Swedish language has incorporated words and expressions

from other languages. People have picked up words while

travelling, or from books and magazines; words are

brought by visitors and immigrants. In the past century, the

language has been influenced greatly by films, radio and

television, and now by the Internet. Swedish has incorporated

so many English words and expressions that people

sometimes speak of svengelska, or Swenglish.

A good way to get to know Sweden and the Swedes is to

learn the language as quickly as possible. Language is an

important key to Swedish society, to the labour market and

to participation in schools, associations, sports – essentially

everything. It also makes it easier to make new friends

and let others get to know you if you can understand and

speak the language. It doesn’t have to be perfect.

Swedes

and traditions


Sweden – a pocket guide 45

Photo: Bengt Arne Ignell / REDAKTA

Swedes and the countryside

If we are to try to identify something that is characteristically

Swedish, we might choose a love of nature, kärlek till

naturen. Sweden is sparsely populated, with vast tracts of

countryside to enjoy. People who come here from the

world’s densely populated areas are often surprised to

discover that you can spend hours in the forest without

meeting another soul. The right of common access,

allemansrätten, is a venerable tradition, enabling you to

move freely through the countryside, regardless of who

owns the land. There are exceptions, of course. You are not

permitted access to certain military areas, nor may you walk

on cultivated fields or close to private houses. But forests,

meadows and waterways may be freely enjoyed by all. With

this privilege come responsibilities: you may not pull up

plants, break branches or litter. For more information on the

right of common access, see the chapter on Law and order.

When Swedes live abroad, there are certain things they

tend to miss. For many expatriate Swedes, the image of

Sweden is a red cottage on a lake, with a Swedish flag

billowing in the breeze. When visitors come from Sweden,

Swedes living abroad often ask them to bring Swedish food,

such as crispbread, fish roe spread or pickled herring.

Nature is

important to

many Swedes.

The right of

common access

entitles all of us

to move freely in

the countryside,

no matter who

owns the land.

It is prohibited to

walk on planted

fields, however,

such as this field

of rape. Doing so

might damage

future harvests.

Swedes

and traditions


46

Sweden – a pocket guide

Traditions year round

Swedish traditions, traditionerna*, are often rooted in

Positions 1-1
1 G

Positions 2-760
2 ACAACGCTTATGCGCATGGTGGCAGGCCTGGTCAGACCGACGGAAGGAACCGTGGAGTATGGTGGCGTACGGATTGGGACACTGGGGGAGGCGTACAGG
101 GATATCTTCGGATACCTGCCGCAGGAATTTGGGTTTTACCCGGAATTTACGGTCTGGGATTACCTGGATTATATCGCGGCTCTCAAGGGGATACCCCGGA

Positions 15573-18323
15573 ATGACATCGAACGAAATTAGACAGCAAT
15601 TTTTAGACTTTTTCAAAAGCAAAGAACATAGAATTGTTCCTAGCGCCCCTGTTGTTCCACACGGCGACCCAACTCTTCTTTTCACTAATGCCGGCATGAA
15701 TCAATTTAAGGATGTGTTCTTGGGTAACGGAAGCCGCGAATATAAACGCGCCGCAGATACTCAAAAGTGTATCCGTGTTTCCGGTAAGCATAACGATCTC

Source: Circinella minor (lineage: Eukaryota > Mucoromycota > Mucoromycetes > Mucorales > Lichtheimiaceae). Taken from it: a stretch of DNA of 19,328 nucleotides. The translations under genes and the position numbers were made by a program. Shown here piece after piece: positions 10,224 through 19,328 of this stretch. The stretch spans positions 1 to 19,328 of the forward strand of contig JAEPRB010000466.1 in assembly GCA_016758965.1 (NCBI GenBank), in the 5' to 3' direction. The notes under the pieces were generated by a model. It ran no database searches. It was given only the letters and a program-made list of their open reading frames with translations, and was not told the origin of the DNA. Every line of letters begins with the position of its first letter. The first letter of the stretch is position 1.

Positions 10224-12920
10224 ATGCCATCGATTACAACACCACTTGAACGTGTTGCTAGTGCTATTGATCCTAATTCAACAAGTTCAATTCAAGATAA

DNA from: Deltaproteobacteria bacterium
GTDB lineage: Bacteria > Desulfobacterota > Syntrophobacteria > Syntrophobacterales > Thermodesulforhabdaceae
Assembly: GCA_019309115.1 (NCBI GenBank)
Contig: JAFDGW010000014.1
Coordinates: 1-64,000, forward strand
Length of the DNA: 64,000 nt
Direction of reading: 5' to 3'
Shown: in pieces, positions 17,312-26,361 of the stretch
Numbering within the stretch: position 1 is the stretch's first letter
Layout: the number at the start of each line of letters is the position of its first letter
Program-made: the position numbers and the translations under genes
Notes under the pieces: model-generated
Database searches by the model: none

Christianity, but they sometimes date to the pre-Christian

era. Here is a concise guide to some of the most important

Swedish traditions year round.

traditioner:

Stories, poems,

holidays,

costumes and

social codes

handed down

from generation

to generation.

WINTER

Most people celebrate the New Year, nyåret, with parties

and fireworks, as in many other countries. In fact, though,

you can celebrate the new year several times in Sweden

if you want to. One week after the “Swedish” new year, the

new year is celebrated according to the Orthodox

Christian tradition. Special new year dates are observed by

Sikhs, Muslims, Jews and Hindus. Iranians and Vietnamese

also have their own new year celebrations. The Swedish

ecclesiastical year begins with the first Sunday of Advent,

which falls at the end of November or the beginning of

December.

In the early months of the year, you may notice a special

pastry in the windows of bakeries. These are semlor.

A semla is a plain wheat bun that has been sliced open and

filled with marzipan and cream. Semlor start filling the

bakery shelves early nowadays, but traditionally they are

associated with Lent, which falls later in the year.

Quinquagesima Sunday, fastlagssöndagen, falls sometime in

February or March. Around that time, birch twigs decorated

with coloured feathers are sold. These are placed in

water indoors and provide an early taste of spring when

their tiny leaves unfold.

SPRING

Easter, påsken, is the Christian festival celebrating Jesus’

death and resurrection. The weeks leading up to Easter are

called Lent, fastan. During this period, the Christian

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Sweden – a pocket guide 47

churches commemorate

what happened

to Jesus during

the final period

before his crucifixion.

The old tradition

of Lenten fasting

is no longer observed.

The last

Thursday before

Easter is called Maundy Thursday, skärtorsdag, and in the

Churches the theme is the last supper Jesus ate with his disciples.

This is the origin of the celebration of Holy

Communion, in which the congregation shares bread and

wine during the service.

A popular non-Christian tradition of Easter witches,

påskkärringar, is also associated with Maundy Thursday.

You may see children going from house to house in costume,

knocking on doors and saying, “Glad Påsk!” You are

expected to give them sweets or biscuits, or perhaps give

them a coin. The children are dressed as Easter witches,

with long skirts and kerchiefs round their heads. According

to a venerable popular tradition, on Maundy Thursday

witches mounted their broomsticks and flew off to

Blåkulla, a mythical mountain where they would meet on

that day. And that’s why the children dress up the way they

do.

The day after, on Good Friday, långfredagen, Jesus’ death

on the cross is commemorated. Today, the message does

not have the same impact on family life that it had 30–40

years ago. Then, having fun on Good Friday was considered

poor form, and for many children it was a long day

indeed. Good Friday is a public holiday and most people

take the day off work. Many shops are closed.

Photo: Staffan Gustavsson / REDAKTA